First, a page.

February 12, 2021

Emerging Industry Trends Include Drones, Self-Driving Vehicles, Med Device Customization

By Nicole Hopper

As we kick off a new year, it’s a great time to take a look at some of the emerging trends expected to top the market over the upcoming months. Trends predicted to dominate 2021 also give insight into years to come, and jumping on these movements in the early stages can set you up for long-term success.

In the manufacturing industry, some trends we're tracking in 2021 include an increased adoption of automation and digital techniques, a move toward sustainable manufacturing efforts, a 3D printing revolution with the technology growing at an annual rate of approximately 60%, and a shift toward made-in-America and supply chain on shoring. Other trends we're following closely include shifts in the aviation, automotive, and medical industries poised to dominate 2021 and beyond.

Drones Taking off Big in the Aviation World

While drones are not new to the aviation sector, reports are expecting two big areas of growth for the flyers in coming years: Delivery and air taxis. ARK Investment Management estimates that within the next five years, drones will deliver more than 20% of parcel shipments and drive e-commerce adoption.

Drone air taxi
Current trends in aviation predict that air taxis could soon be transporting us above cities and over traffic jams. Photo courtesy: rolandberger.com

The investment firm also estimates that drone delivery platforms will be a $50 billion industry by 2025. With top digital marketplaces like Amazon already embracing and testing the technology, ARK's predictions don't seem far off.

Looking a little further out, global consultancy firm Roland Berger predicts air taxis to be the transportation of the future. Based on a 2020 study of the industry, the firm estimates as many as 160,000 commercial air taxis in the air by 2050, generating roughly $90 billion per year.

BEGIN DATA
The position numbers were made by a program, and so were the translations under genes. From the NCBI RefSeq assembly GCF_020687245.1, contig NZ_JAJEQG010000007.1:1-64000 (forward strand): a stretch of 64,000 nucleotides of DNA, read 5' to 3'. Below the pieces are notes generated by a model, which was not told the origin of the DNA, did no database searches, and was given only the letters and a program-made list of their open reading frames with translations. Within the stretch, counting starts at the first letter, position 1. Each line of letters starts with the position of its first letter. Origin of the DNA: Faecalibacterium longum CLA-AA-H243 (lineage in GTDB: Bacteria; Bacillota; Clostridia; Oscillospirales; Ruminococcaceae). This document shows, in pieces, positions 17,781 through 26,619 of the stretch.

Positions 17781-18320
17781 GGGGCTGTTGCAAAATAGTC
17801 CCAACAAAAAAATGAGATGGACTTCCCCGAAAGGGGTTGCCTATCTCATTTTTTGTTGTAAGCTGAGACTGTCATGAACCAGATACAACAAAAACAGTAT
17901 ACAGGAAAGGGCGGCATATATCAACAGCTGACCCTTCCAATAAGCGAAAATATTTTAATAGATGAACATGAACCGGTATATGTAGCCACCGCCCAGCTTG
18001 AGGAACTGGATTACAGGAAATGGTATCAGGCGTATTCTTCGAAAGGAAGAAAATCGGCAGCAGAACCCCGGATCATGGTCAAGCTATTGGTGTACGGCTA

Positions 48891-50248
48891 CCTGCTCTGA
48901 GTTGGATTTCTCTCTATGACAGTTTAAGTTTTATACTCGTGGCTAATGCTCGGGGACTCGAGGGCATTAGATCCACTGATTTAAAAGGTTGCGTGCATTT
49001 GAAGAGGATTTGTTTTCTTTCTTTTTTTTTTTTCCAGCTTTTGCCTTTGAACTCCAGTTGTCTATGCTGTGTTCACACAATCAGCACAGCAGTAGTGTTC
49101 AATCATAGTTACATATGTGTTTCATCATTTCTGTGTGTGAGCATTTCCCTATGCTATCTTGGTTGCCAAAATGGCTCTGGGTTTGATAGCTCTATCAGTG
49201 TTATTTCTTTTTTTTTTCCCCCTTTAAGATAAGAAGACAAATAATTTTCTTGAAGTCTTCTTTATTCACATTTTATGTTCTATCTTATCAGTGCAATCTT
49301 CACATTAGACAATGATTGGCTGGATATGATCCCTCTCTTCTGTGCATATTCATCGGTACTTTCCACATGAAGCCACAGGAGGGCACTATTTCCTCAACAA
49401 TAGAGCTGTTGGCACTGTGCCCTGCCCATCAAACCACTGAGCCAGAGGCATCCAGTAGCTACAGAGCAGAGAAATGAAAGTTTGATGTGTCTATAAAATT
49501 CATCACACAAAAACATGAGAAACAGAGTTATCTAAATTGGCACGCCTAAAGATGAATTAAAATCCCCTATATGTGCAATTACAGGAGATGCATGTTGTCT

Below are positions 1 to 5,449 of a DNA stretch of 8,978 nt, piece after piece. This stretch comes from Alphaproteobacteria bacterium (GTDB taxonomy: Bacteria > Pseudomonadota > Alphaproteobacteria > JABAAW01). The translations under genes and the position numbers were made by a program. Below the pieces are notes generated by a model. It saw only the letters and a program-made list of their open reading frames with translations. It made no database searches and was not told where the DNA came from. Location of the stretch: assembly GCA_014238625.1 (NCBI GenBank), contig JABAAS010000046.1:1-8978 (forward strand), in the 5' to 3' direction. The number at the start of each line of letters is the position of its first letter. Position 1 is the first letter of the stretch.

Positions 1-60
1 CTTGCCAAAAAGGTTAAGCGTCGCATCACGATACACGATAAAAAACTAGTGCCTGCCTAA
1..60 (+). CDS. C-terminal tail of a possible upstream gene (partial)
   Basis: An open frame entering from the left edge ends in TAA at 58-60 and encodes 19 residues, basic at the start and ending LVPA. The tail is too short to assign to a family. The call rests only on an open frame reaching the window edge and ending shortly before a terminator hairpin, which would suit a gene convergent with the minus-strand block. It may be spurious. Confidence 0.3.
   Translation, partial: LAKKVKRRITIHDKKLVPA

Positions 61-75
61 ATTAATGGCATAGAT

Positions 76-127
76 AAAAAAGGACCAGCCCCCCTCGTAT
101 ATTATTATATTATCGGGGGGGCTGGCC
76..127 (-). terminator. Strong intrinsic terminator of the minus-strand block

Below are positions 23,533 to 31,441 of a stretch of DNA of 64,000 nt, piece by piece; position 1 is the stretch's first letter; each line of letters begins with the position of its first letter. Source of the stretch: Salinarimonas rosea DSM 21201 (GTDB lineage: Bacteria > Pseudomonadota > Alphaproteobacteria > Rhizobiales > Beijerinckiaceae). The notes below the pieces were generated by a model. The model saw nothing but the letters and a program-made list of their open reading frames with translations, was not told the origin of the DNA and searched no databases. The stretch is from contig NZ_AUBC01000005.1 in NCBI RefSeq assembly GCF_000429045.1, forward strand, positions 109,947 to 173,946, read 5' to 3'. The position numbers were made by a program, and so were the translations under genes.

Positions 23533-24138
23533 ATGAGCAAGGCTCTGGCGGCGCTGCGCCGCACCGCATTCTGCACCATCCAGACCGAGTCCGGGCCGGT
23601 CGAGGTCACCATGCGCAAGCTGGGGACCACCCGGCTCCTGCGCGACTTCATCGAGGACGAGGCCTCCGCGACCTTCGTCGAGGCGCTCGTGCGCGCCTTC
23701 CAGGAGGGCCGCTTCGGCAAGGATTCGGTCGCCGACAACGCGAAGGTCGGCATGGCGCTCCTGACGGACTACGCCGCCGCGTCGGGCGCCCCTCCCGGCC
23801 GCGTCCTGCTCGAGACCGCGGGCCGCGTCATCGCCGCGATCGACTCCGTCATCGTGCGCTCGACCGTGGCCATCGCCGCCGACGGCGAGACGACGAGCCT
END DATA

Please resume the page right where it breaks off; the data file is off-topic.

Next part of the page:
And, the study isn't just based on projections either. Chinese company EHang has already taken passenger drones into the air. The manufacturer produced 20 air taxis for passenger and cargo transport in 2020 and plans to build another 600 in 2021. The study also points out that with 110 cities and regions worldwide working on solutions in this area, the number of new players is constantly growing with development coming from startups and established aviation companies alike.

Autonomous and Electric Vehicles Drive the Automotive Industry

Fierce Electronics names autonomous vehicles one of the biggest trends of 2021 and beyond. The article predicts autonomous vehicles to become mainstream within the next 3-5 years. Beyond self-driving automobiles on streets, autonomous vehicles in company hallways, manufacturing floors, and operations centers are expected to grow in popularity driven by the range of capabilities at a reasonable price and increasing volume of devices.

As electric vehicles approach sticker price equivalence with gas-powered cars, electric vehicles is another automotive trend ARK is watching in 2021. The firm forecasts electrical vehicle sales increasing 20-fold by 2025. Leaders in the industry are developing batteries that enable longer range vehicles at lower costs.